Love, Poverty, and Beautiful Music

“La Bohème” is one of the world’s most popular operas with thousands of performances since its premiere in Turin, Italy, in 1896. Composed by Giacomo Puccini with a libretto by Luigi Illica and Giuseppe Giacosa, “La Bohème” tells the story of poor artists and their loves, friendships, and trials.

“These characters have really stood the test of time. They relate because they’re just everyday people struggling with everyday problems—with poverty, with paying the rent, with trying to get through [life],” said Guerrero.

The story follows Rodolfo, a young poet, and his love for the gentle flower-maker Mimì. Yet what starts out as a tender love story quickly turns to pain: Mimì is dying of consumption (tuberculosis) and Rodolfo is gripped by guilt that he is too poor to save her life. Alongside the young couple, we meet the painter Marcello and his lover, the fickle yet generous Musetta. They are joined by a few other equally poor but lively companions—young people sharing joys and challenges together.

“It’s a grand narrative of empathy and care … and it exceeds our fallibility—togetherness becomes their strength,” said Guerrero, adding that “La Bohème” is his favourite opera.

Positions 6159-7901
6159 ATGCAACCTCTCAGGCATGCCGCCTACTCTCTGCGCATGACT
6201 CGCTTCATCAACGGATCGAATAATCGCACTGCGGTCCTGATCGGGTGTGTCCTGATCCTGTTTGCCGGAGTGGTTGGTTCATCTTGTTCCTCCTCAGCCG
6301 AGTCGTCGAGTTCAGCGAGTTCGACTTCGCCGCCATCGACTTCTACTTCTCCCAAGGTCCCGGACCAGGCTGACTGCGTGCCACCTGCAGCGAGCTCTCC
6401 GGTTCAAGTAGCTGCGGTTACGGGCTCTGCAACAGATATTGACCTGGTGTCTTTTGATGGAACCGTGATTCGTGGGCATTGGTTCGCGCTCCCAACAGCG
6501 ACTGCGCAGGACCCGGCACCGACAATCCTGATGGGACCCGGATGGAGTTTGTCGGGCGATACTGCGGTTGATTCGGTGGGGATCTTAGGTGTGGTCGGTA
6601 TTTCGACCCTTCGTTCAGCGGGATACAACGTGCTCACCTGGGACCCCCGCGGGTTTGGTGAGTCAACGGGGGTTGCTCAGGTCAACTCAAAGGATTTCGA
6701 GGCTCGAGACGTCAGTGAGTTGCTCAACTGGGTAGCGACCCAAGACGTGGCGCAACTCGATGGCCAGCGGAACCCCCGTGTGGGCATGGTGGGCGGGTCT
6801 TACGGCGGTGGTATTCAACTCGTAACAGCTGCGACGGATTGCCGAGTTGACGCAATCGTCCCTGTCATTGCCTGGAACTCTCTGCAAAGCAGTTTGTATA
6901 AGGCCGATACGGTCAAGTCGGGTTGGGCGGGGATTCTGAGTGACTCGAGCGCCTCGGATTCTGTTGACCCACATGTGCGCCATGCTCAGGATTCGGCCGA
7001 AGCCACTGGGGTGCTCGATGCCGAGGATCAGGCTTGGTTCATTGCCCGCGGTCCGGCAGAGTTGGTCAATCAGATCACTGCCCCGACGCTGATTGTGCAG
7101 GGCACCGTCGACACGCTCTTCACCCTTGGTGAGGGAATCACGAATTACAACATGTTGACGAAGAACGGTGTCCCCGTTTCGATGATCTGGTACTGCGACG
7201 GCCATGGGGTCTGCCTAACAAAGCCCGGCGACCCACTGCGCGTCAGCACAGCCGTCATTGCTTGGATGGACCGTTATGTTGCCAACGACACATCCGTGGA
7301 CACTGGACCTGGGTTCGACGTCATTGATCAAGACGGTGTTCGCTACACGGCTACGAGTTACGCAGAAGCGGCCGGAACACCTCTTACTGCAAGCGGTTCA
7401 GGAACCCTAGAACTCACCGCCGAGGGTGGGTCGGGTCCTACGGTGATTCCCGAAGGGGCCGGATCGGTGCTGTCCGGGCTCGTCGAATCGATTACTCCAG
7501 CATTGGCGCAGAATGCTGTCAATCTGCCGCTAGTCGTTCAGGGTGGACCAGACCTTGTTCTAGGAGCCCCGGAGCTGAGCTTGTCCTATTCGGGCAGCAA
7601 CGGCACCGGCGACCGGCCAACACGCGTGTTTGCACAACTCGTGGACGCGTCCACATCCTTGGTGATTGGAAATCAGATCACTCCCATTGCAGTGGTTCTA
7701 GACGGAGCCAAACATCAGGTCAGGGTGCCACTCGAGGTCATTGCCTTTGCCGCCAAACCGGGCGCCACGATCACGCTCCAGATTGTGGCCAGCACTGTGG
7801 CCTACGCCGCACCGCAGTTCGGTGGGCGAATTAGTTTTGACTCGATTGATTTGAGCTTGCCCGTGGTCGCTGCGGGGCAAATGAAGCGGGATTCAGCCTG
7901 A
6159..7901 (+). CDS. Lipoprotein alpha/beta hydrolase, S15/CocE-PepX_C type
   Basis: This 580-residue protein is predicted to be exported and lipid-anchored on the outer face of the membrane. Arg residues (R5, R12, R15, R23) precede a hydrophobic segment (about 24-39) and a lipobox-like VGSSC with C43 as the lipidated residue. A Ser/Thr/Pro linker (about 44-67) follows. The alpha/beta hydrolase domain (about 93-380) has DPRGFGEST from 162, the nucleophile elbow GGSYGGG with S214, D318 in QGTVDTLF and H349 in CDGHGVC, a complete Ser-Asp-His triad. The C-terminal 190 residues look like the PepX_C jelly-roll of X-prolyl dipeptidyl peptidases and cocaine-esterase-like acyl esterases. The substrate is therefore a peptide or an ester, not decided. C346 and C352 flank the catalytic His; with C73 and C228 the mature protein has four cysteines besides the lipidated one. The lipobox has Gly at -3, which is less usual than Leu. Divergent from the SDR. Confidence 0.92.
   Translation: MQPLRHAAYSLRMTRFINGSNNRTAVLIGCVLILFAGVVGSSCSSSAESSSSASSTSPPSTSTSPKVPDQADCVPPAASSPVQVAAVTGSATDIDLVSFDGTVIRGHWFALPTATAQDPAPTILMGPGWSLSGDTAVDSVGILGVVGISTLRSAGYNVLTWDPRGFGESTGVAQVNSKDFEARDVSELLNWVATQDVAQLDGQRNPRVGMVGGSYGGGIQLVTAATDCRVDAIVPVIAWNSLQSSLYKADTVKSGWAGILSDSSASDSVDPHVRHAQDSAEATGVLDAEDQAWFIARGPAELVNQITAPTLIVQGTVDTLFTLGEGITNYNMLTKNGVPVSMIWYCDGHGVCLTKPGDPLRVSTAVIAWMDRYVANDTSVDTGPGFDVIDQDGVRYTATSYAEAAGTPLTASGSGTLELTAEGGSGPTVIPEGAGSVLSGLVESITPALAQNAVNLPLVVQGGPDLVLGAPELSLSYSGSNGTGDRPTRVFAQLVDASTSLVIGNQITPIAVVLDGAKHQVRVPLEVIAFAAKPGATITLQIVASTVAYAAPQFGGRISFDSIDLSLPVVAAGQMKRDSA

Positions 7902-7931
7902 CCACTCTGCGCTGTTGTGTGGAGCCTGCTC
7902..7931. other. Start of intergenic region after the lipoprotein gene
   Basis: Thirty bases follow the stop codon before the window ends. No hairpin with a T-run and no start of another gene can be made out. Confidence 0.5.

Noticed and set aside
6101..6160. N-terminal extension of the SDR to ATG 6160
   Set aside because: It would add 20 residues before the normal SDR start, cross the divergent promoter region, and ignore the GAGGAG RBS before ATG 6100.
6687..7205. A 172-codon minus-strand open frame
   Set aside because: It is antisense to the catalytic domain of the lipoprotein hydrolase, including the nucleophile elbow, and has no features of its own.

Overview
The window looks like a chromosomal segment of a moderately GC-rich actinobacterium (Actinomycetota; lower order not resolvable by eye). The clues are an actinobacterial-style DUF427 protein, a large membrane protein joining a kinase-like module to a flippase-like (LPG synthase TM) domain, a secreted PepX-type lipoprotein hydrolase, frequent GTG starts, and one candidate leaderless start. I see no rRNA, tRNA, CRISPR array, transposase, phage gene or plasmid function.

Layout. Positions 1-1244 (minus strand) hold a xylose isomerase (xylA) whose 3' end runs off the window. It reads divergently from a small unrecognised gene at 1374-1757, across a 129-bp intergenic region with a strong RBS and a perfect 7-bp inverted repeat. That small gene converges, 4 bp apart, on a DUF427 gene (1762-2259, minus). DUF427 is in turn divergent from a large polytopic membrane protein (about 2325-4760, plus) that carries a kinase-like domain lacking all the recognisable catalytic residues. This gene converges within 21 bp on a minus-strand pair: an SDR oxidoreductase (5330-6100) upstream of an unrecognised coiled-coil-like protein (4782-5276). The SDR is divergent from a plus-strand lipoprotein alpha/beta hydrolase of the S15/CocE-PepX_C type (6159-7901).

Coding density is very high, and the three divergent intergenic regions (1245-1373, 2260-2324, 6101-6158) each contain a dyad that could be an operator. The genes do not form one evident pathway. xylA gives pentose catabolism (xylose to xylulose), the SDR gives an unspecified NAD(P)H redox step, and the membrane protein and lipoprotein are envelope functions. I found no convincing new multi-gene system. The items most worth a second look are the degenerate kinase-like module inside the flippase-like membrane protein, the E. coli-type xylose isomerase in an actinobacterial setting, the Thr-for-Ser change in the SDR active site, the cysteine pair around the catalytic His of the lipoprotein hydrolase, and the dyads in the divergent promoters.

“It’s precious, it really is, and you couple that with some of the most beautiful music that’s ever been written. It’s a classic and it will forever be one of the greatest operas ever written.”

Puccini’s music endures because it has a powerful effect on audiences, he notes.

“With his genius, he was able to manipulate the music … knowing that it would completely play on the heartstrings of people. … It’s a melody that you can hum walking out [of the theatre]. It’s what we want,” he said.

In fact “La Bohème” features some of opera’s most beloved tunes. In the first act alone, we hear three such pieces: “Che gelida manina,” “Sì, mi chiamano Mimì,” and “O soave fanciulla.”